Participants with visual impairments enjoyed a musical journey as they celebrated the finale of a programme with the Royal Scottish National Orchestra (RSNO).
The finale event marked the end of a Tayside Healthcare Arts Trust (THAT) creative engagement project for visually impaired participants from Dundee and the surrounding area.
Over the past eight weeks, participants worked with three musicians from the RSNO and were introduced to a wide range of musical instruments. The sessions were led by Helen Brew, RSNO Associate Principal Flute, and Lorna Rough and Ursula Heidecker Allen, RSNO Violin.
The finale event was held at the Dundee Blind & Partially Sighted Society (DBPSS) headquarters in Dundee.
Project Leader, Helen Brew said, “Throughout the programme, the group explored rhythmic and vocal ideas, learned to play various percussion instruments and explore the sounds they make both individually and collectively. We’ve discovered many talents throughout the project, both new and revisited.
“It became clear that the group were strong vocally and we explored singing and creative vocal music. They have learned to connect with one another and work as a musical team. Most importantly each week has brought something new and we have had a lot of fun!”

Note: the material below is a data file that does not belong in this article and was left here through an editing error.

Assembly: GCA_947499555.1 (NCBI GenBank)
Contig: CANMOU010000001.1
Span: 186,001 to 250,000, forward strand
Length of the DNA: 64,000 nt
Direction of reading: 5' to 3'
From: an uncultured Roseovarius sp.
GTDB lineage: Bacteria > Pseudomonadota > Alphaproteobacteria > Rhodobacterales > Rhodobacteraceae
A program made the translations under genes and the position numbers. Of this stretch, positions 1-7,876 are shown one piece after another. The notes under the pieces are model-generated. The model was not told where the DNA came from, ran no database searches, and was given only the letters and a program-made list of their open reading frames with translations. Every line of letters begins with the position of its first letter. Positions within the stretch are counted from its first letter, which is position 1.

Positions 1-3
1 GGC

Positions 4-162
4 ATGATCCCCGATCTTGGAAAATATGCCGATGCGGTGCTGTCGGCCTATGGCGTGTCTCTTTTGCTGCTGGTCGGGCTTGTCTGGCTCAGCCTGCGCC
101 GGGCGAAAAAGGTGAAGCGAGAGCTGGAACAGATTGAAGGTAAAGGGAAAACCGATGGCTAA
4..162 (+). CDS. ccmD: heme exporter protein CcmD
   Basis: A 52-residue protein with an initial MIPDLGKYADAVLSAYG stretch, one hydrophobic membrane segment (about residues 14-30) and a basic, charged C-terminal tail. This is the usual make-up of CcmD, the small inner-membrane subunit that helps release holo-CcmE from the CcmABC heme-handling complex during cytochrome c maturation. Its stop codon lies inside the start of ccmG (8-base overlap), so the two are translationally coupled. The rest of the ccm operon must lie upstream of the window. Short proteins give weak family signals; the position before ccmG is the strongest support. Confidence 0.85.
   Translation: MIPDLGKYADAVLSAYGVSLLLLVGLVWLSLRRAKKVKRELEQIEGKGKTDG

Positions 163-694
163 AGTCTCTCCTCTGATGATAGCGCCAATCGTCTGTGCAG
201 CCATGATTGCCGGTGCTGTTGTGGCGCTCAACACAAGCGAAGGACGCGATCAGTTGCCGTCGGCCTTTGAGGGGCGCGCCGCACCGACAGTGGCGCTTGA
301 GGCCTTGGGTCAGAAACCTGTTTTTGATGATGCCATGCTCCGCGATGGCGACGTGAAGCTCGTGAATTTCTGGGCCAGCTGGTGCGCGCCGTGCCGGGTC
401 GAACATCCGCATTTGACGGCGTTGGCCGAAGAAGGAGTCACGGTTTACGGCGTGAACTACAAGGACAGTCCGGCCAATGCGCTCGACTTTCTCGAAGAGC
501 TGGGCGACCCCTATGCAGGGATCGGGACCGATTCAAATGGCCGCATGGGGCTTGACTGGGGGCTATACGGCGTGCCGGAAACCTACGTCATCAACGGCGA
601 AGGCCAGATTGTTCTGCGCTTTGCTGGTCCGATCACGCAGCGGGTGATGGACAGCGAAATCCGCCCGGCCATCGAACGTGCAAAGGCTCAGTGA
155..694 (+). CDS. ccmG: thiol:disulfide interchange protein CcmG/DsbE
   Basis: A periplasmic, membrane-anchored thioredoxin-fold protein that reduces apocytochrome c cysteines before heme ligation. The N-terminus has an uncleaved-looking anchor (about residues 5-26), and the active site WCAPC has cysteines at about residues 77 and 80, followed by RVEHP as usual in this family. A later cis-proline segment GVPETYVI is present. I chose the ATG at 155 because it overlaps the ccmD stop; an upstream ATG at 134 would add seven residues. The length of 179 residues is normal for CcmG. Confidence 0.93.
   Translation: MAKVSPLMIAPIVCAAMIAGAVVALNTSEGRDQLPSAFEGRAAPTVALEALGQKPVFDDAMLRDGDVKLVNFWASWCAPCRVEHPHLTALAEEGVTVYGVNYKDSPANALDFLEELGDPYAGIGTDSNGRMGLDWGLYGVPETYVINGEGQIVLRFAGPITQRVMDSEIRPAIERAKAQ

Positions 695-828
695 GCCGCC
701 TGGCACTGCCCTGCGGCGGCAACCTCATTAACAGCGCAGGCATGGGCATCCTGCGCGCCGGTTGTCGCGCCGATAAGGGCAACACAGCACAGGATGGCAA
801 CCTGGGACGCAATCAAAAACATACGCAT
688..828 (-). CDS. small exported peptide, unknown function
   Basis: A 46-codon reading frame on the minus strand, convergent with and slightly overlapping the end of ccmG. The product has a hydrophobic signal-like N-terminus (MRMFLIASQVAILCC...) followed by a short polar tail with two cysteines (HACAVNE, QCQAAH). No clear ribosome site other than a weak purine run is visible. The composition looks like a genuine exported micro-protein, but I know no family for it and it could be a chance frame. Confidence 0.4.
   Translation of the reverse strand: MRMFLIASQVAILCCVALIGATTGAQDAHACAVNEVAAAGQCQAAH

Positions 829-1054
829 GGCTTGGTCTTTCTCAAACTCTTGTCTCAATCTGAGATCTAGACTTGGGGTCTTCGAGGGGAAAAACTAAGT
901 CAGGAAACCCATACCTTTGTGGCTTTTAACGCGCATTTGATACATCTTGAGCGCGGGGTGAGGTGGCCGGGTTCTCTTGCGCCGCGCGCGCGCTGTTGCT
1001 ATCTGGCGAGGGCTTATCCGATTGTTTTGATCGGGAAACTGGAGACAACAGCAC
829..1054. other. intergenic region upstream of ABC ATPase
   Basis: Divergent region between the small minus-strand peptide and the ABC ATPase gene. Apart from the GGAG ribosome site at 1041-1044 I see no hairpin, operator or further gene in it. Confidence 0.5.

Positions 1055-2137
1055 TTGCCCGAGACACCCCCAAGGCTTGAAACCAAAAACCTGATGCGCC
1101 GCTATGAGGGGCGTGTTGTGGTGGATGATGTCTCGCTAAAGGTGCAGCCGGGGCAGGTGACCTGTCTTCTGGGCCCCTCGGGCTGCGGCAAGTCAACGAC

Samantha Wright, Head of RSNO Learning and Engagement, said, “The musicians have taken the group through a number of planned musical forms including a samba session with RSNO percussionist John Poulter. What’s exciting for us is working to allow people with varied musical knowledge to engage and contribute to group music making. It has been particularly rewarding for us to see how motivated participants were to regain and learn new skills in a supportive environment.
“Music can have an incredible impact on health and wellbeing and so it’s fantastic to work with Tayside Healthcare Arts Trust to bring these projects to people across Tayside.”
Chris Kelly, THAT project co-ordinator, said, “Partnering up with Scotland’s national orchestra has given our participants access to an elite level of musicianship and opened a new perspective on music and the thrill of playing together.
“We are all learning so much from the partnership that we hope to be able to develop further work with the visually impaired in the future.”
The RSNO programme is one of a range of art programmes for people with long-term conditions currently being delivered by Tayside Healthcare Arts Trust, which promotes creative engagement with the arts to enhance participant’s health and well being.
For further information please contact Chris Kelly on 01382 835507 or email firstname.lastname@example.org